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Nahum 3:5-7 meaning

The LORD announces that He will expose Nineveh to cause her to experience shame and destruction.

In this section, the LORD spoke as if He were speaking directly to Nineveh to announce her defeat. He began with the Hebrew particle "hineh," often translated as behold.

God now speaks directly, saying "Behold, I am against you," declares the LORD of hosts.

The particle Behold usually serves to focus attention on the statement that follows it. The speaker often uses it to focus on an event that is surprising or unexpected for his listeners. In our passage, the LORD used Behold to announce His opposition of Nineveh, saying, I am against you.

The pronoun you is feminine singular in the Hebrew text and thus refers to the city of Nineveh (Nahum 2:13). The statement I am against you is followed by the prophetic formula declares the LORD of hosts. It is, obviously, not good to have God as an enemy, and it will not turn out well for Nineveh.

The term LORD refers to Yahweh, the self-existent and eternal God, the I AM who revealed Himself to Moses in the burning bush (Exodus 3:14-15) The term hosts translates the Hebrew term "sabaoth," meaning "armies." It refers to the angelic armies of heaven (1 Samuel 1:3). In sum, the phrase the LORD of hosts demonstrates God's power and emphasizes His character as a warrior leading His angelic army to fight against Nineveh. God's vast spiritual host of heaven is about to unleash against the inferior earthly and occult power of Assyria.

Having positioned Himself to fight against Nineveh, the LORD stated, I will lift up your skirts over your face and show to the nations your nakedness and to the kingdoms your disgrace.

The action of lifting the skirts over your face has to do with removing a woman's clothes to reveal her nakedness. In the ancient world, people would strip a woman naked to inflict punishment on her for prostitution or adultery (Hosea 2:3, see also Jeremiah 13:22, Ezekiel 23:10). Because Nineveh seduced other nations to exploit them, the LORD would judge her and cause her to experience shame and humiliation. The exploiter will become the exploited. God would show to the nations Nineveh's nakedness. This would be to Nineveh a disgrace before the competing kingdoms.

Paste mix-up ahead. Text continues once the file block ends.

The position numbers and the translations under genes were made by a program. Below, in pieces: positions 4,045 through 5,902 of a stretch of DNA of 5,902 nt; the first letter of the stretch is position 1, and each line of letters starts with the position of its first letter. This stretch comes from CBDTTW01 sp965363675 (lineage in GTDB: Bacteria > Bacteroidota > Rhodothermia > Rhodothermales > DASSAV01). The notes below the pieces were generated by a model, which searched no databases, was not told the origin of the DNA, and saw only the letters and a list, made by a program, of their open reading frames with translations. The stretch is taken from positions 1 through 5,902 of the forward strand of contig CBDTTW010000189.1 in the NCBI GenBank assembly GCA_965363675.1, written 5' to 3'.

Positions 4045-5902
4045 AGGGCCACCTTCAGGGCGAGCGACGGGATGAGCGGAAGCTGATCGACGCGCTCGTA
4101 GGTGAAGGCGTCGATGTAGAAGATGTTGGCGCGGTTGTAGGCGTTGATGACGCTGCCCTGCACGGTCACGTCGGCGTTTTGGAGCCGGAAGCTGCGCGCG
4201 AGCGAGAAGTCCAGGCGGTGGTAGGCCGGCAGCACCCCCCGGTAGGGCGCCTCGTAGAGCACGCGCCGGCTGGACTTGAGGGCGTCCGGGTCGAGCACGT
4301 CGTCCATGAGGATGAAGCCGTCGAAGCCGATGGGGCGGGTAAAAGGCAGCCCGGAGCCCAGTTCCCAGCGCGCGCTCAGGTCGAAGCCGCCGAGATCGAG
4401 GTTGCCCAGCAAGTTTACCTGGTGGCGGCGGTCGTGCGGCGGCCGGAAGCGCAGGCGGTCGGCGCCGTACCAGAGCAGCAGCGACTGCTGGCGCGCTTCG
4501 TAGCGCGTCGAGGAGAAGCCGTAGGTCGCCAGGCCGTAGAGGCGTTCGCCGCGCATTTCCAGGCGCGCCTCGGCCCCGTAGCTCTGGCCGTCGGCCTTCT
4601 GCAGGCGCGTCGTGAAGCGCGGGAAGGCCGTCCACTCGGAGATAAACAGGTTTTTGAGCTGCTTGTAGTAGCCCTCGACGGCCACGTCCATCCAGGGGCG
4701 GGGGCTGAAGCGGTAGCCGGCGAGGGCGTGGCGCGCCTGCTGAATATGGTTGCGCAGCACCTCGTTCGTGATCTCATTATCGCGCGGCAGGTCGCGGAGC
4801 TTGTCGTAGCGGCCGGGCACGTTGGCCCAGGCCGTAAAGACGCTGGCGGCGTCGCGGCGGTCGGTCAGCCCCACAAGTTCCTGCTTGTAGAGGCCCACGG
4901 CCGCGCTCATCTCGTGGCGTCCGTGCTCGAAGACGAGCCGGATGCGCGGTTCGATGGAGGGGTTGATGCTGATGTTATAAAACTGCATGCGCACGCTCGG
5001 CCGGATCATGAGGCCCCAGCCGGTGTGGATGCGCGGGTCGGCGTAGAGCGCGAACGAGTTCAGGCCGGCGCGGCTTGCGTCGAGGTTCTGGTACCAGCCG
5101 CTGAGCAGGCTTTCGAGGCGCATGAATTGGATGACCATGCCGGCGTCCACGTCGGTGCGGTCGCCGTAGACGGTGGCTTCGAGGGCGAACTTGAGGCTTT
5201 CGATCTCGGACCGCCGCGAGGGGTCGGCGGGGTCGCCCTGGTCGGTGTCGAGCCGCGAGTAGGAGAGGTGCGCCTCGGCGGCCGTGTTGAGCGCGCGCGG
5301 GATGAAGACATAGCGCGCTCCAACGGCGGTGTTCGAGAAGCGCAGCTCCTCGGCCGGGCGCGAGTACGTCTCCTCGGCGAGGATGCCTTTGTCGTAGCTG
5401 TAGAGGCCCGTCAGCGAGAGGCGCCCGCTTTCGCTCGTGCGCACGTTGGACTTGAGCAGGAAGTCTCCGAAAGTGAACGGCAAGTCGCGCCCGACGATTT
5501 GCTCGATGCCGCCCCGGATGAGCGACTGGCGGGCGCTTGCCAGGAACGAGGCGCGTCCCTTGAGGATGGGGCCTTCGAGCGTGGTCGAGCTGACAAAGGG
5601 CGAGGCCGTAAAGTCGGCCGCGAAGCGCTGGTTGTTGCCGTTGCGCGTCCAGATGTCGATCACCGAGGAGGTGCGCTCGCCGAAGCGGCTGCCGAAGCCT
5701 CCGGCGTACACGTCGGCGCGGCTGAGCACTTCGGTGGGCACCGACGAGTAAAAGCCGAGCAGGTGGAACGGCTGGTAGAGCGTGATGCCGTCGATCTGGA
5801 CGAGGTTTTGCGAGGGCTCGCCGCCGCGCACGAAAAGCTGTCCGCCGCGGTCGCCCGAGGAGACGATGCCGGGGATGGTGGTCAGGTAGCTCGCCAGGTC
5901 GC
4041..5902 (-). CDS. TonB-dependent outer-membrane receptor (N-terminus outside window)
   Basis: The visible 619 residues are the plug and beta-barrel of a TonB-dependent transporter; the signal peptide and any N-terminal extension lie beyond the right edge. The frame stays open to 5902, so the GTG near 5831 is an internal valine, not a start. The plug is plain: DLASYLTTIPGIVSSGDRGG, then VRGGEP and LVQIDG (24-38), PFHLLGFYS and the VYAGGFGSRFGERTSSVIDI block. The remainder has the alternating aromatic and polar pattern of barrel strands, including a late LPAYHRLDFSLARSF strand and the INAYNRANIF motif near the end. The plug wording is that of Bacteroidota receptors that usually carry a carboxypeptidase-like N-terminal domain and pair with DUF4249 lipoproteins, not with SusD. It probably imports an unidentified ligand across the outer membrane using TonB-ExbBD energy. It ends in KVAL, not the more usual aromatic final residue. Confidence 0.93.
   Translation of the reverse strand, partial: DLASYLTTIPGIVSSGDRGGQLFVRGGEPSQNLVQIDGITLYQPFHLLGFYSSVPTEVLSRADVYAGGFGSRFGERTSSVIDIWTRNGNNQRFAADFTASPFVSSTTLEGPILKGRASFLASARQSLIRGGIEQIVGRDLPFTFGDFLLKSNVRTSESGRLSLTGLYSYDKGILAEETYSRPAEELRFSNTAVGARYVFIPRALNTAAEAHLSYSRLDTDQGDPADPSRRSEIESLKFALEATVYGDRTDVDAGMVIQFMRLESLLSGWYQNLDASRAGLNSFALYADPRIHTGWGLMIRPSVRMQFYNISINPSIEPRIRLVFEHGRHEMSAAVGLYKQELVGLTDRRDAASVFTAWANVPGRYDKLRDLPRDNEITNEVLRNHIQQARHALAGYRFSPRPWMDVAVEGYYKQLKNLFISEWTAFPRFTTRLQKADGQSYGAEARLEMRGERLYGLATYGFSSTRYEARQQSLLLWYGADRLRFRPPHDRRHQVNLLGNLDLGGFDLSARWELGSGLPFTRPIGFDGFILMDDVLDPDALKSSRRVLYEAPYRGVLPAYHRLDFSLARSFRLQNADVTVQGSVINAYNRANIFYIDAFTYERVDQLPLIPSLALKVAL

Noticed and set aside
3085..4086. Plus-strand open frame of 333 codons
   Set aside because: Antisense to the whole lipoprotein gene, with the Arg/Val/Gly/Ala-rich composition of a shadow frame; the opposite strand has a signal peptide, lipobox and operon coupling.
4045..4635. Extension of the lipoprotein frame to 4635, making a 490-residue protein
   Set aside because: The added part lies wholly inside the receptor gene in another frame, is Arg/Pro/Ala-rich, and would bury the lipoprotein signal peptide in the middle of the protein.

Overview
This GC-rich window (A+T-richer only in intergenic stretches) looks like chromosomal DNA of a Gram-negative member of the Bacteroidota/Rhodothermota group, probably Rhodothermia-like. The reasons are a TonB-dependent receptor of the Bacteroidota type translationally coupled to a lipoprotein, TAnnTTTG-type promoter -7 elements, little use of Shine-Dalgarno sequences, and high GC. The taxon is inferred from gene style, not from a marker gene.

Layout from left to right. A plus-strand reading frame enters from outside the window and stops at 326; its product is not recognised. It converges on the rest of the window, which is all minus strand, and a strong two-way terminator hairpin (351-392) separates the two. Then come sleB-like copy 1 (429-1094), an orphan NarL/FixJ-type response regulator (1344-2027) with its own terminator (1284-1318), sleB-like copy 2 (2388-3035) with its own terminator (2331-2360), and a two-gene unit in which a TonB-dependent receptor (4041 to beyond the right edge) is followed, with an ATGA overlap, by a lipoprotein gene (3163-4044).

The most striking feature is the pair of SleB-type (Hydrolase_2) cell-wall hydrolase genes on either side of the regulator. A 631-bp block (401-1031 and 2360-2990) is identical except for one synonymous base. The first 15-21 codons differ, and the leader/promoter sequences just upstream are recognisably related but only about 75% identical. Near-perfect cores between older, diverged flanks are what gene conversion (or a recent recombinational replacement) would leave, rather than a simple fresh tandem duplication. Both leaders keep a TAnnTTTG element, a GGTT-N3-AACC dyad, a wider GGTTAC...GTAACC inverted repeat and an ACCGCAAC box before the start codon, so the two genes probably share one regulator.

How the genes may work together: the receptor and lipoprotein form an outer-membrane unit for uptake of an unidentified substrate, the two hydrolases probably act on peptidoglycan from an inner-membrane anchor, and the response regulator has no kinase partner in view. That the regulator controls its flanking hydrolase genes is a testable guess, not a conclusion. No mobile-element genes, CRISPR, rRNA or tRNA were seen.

The LORD continued to say, I will throw filth on you and make you vile and set you as a spectacle. The word translated filth refers to something detestable or abominable. In Leviticus, it refers to that which is unclean (Leviticus 7:21, 11:23-24, 20:25). In Deuteronomy, the word refers to the worship of foreign gods and idols (Deuteronomy 7:25-26, 29:17). In Nahum, filth refers metaphorically to some loathsome substance, such as excrement, that God would throw at Nineveh to show how much He despised her. The filth would make her vile or unpleasant, and she would become a public spectacle. People would make fun of her in disgust.

Observers would be repulsed when seeing what happened to the wicked city of Nineveh. As the LORD declared, And it will come about that all who see you will shrink from you. The verb translated as shrink means to flee or run away from something. It often describes panicky wandering as when birds fly due to fear or terror evoked by a fearsome sight (Isaiah 16:2, Jeremiah 4:25, Proverbs 27:8). The idea seems to be that people will see Nineveh's total destruction and be sickened, and run away.

In our passage, the verb shrink describes how people would be repulsed upon seeing Nineveh's fatal condition. The onlookers would say, Nineveh is devastated! Given Nineveh's cruelty to other nations, we might expect her enemies to cheer that she has been devastated. But the picture here seems to be that the destruction is so complete, that it shocks even her foes.

The LORD of hosts would destroy Nineveh, and her total destruction would prompt people to shrink back, revolted. They will ask, Who will grieve for her? and Where will I seek comforters for you?

The implied answer to these questions is "Nobody." There is apparently not even sufficient remaining population to properly grieve. There is nobody, apparently including allies, who can be sought as comforters for Nineveh.

The verb translated as grieve means to show pity, as when Job's friends came to "sympathize with him and comfort him" (Job 2:11, 42:11). Nobody would remain to sympathize with Nineveh on the day of her destruction. She had exploited and oppressed many nations. She would now be devastated—utterly destroyed. She will be so completely annihilated that onlookers will apparently be shocked. Nineveh will have no strength remaining, no allies remaining.

The word translated as comforters is built off the same root word as the name of Nahum, the prophet sent by God to predict Nineveh's destruction and comfort the people of Judah. This wordplay establishes a contrast between God's plan for Nineveh and His plan for Judah.

Stated differently, Nineveh's fate would mean hope and comfort for Judah. Nineveh would have no one to comfort her, but the people of Judah would find comfort because they belonged to the LORD.

When God judges His people, His judgment fire refines them. But when God judges His enemies, His judgment fire consumes them (Hebrews 10:27). Our God is a consuming fire (Deuteronomy 4:24, Hebrews 12:29). But for those who are His, His judgment fire will ultimately turn to comfort (Romans 8:28-29).

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